In light of its failure to file a post-verdict Rule 50(b) motion, we do not consider the MTA's unpreserved challenge to the sufficiency of the evidence. That ship has sailed.
B. Damages Amount
The MTA also appeals from the district court's denial of its Rule 59(e) motion for remittitur. It is within the district court's discretion “to order a remittitur if such an action is warranted in light of the evidence adduced at trial.” Trainor v. HEI Hospitality, LLC, 699 F.3d 19, 29 (1st Cir.2012) (citing Kelley v. Airborne Freight Corp., 140 F.3d 335, 355 (1st Cir.1998)). To warrant remittitur, however, the award must exceed “any rational appraisal or estimate of the damages that could be based upon the evidence before it.” Wortley v. Camplin, 333 F.3d 284, 297 (1st Cir.2003) (internal quotation marks omitted) (quoting E. Mountain Platform Tennis, Inc. v. Sherwin–Williams Co., 40 F.3d 492, 502 (1st Cir.1994)); see also Smith v. Kmart Corp, 177 F.3d 19, 29 (1st Cir.1999).1
Where a district court has entered or denied a remittitur under this standard, our review is for abuse of discretion. Trainor, 699 F.3d at 29; Smith, 177 F.3d at 29. In undertaking this review, we assess the evidence in the light most favorable to the jury's award, drawing all reasonable inferences in support of the award. Smith, 177 F.3d at 21; Conde v. Starlight I, Inc., 103 F.3d 210, 214 (1st Cir.1997).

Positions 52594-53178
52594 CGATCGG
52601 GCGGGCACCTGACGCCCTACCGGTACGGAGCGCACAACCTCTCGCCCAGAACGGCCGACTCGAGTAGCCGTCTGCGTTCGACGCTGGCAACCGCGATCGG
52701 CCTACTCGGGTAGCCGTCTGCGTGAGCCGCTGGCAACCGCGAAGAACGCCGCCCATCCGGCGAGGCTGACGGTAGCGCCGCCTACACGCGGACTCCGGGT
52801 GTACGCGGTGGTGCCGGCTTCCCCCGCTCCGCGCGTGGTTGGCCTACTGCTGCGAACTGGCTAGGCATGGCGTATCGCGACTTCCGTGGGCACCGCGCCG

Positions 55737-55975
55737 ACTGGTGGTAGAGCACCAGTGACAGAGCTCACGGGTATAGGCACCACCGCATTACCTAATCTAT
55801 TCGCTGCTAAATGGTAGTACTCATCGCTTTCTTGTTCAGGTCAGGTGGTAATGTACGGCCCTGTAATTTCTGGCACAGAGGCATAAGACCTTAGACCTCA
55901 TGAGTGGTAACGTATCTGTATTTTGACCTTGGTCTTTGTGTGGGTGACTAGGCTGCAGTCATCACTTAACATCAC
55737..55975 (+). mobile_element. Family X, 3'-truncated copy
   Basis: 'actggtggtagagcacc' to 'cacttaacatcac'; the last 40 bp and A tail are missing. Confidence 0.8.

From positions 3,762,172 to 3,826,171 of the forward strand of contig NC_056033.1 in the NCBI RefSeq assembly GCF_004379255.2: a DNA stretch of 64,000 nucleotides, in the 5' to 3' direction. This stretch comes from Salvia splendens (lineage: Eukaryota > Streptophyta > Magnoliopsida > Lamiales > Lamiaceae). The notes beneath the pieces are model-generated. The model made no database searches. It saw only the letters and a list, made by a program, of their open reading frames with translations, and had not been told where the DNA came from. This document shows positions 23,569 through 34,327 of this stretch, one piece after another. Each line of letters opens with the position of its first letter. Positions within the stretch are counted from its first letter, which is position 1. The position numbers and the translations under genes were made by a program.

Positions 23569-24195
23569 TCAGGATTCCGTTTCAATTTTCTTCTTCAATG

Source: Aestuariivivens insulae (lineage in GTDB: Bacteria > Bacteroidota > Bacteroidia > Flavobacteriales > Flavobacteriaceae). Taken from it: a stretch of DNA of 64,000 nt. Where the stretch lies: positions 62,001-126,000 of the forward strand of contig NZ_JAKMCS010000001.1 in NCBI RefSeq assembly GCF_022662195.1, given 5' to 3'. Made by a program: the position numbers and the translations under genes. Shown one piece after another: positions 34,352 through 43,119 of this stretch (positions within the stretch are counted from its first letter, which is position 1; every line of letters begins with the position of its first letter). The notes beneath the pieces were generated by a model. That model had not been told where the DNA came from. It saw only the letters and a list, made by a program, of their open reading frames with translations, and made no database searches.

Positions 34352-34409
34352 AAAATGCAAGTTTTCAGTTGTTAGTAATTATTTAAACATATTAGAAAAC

The MTA does not challenge the $50,000 in compensatory damages. In addition, although its Rule 59(e) motion questioned the appropriateness of double damages under Law 100, that claim was not renewed on appeal. Thus, at issue is only the back pay award of $95,750.2 The MTA attacks this amount on two grounds. First, it argues that Mulero only served as Maritime Transportation Administrator for fourteen months, from July 2007 until September 2008. This fourteen-month period, according to the MTA, should be the maximum duration for which Climent is eligible to receive back pay based on the failure to hire her to an interim position. Second, the MTA argues that the back pay award failed to account for Climent's overtime wages. It asserts that, with overtime, she made more than $4,432 for at least nine of the fourteen months in question.
Back pay is intended to “fully compensate a plaintiff in a manner that suits the specific facts of the case.” Selgas v. Am. Airlines, Inc., 104 F.3d 9, 12–13 (1st Cir.1997); see also Albemarle Paper Co. v. Moody, 422 U.S. 405, 419 (1975) (stating that back pay should be in the amount necessary to make a plaintiff whole). In cases where the evidence presented at trial shows damages to be limited in duration or offset by alternative income, therefore, remittitur may be appropriate to avoid granting the plaintiff a significant windfall. The MTA, however, is incorrect in asserting that this is such a case. Reviewing all the facts on the record, we explain the shortcomings of each of its claims in turn.